It was Steve Jobs himself who defined the post-PC era. Ever since, the whole industry has made painful adjustments to a new age of computing, sort of following his road map, but there have been many twists and turns! Jobs would have made course corrections as events unfolded, not blindly, not panicking, not afraid to shutter one unpromising iniative in favour of an ugly duckling, based on his superior reading of reality unblinkered by unattainable ideals or rank profit-mongering. But he’s dead and we have to deal with second-rate leadership devoid of inspiration. Fortunately my career path, largely aligned with Microsoft, prepared me to deal with such sinkholes of disappointment.

        2. You mean profit, not units. And Apple is thoroughly distracted by the prospect of selling iOS half assed portables to emerging countries who can’t afford real computers.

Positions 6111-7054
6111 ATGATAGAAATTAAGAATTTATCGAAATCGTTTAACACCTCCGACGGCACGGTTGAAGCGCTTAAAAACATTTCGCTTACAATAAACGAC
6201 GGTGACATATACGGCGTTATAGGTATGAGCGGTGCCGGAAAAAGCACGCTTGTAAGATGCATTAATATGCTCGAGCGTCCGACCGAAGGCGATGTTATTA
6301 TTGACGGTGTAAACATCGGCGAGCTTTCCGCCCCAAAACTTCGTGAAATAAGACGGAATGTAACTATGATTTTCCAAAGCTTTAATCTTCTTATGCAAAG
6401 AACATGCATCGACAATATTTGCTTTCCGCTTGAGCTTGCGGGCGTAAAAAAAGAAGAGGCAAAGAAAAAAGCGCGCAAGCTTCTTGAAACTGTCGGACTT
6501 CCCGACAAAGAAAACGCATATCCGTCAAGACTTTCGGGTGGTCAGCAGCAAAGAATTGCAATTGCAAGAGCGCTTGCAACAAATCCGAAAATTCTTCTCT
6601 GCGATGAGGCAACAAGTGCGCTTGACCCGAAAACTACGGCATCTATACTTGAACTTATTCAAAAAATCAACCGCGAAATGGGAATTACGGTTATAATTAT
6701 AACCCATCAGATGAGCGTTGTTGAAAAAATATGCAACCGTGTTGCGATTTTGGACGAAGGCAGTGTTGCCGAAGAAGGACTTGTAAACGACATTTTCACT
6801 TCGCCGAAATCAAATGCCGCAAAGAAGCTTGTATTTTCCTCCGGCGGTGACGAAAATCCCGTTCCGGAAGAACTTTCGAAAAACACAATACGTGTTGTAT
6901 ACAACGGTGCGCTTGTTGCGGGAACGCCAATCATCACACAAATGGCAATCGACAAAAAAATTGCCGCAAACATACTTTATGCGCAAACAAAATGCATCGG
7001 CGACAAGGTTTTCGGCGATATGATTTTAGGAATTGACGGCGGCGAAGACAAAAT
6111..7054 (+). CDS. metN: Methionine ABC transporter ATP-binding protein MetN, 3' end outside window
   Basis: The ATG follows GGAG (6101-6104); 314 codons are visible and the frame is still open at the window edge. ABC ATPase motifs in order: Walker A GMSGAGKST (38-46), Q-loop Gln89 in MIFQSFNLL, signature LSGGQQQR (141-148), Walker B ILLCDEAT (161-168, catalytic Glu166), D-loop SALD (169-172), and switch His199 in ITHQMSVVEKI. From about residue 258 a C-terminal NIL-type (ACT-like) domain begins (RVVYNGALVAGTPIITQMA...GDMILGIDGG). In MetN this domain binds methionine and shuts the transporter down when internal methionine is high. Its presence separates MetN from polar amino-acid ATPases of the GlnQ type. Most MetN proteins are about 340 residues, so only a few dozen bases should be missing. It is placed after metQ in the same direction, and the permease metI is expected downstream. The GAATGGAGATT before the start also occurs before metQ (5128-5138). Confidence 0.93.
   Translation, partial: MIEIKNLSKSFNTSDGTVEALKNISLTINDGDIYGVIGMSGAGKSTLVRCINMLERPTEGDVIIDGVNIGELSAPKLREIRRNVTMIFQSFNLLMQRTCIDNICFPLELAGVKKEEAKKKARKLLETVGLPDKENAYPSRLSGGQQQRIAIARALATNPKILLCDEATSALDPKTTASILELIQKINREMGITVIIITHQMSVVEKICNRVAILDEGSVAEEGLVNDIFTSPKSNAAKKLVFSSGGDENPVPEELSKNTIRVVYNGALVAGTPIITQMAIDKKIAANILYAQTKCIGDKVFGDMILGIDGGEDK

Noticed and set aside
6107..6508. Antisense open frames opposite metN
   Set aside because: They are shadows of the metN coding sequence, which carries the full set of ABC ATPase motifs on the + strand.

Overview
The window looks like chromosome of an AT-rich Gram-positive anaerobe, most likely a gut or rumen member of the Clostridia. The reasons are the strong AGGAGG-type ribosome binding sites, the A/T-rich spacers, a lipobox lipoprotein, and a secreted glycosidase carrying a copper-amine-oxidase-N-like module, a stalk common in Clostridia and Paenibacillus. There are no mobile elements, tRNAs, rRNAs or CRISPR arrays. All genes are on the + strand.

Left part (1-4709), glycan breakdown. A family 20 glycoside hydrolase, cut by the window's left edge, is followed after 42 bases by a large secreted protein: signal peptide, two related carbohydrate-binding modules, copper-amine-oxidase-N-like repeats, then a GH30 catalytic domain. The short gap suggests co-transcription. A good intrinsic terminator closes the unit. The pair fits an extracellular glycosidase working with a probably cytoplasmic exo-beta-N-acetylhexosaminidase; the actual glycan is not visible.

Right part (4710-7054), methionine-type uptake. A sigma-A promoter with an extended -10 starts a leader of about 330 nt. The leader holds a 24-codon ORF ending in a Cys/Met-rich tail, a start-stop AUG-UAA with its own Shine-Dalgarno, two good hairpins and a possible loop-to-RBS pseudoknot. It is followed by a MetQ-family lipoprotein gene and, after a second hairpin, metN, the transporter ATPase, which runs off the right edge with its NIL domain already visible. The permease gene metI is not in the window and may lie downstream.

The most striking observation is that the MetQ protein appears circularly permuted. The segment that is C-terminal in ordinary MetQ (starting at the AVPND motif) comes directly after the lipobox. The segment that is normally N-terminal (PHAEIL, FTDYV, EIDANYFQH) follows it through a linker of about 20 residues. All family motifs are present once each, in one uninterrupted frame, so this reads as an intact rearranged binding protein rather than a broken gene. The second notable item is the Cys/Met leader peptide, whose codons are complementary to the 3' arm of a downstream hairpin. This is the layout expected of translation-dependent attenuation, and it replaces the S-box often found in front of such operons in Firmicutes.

Mac unit sales share is flat, not on the rise. Installed user base for Macs remains minuscule compared to the Windows. Another poorly thought out dumbing down of the Mac will kill it. Apple has had many chances to become the most trusted platform for business, research, education, and consumer computing. Instead Apple chases the consumer market alone with iOS and is losing its way with Mac stumble after stumble. Abandoning Intel compatibility may be the last stumble.

          1. Or as I put it, Apple Bungle®™ after Apple Bungle®™.

            I’ll dig through past data for recent Mac unit sales in order to have some numbers. Saying ‘it is my memory and impression that…’ isn’t very useful. Meanwhile, I can’t argue with your impressions. I was reading the article linked below this morning. It puts a finger on the problems going on with Apple in the Mac professional market. Apple is doing something about it, but clearly they’re making up for an awful lot of Mac bungling. I can’t imagine any Mac professional being pleased with a revised Mac Pro being put off for yet another year. 🙄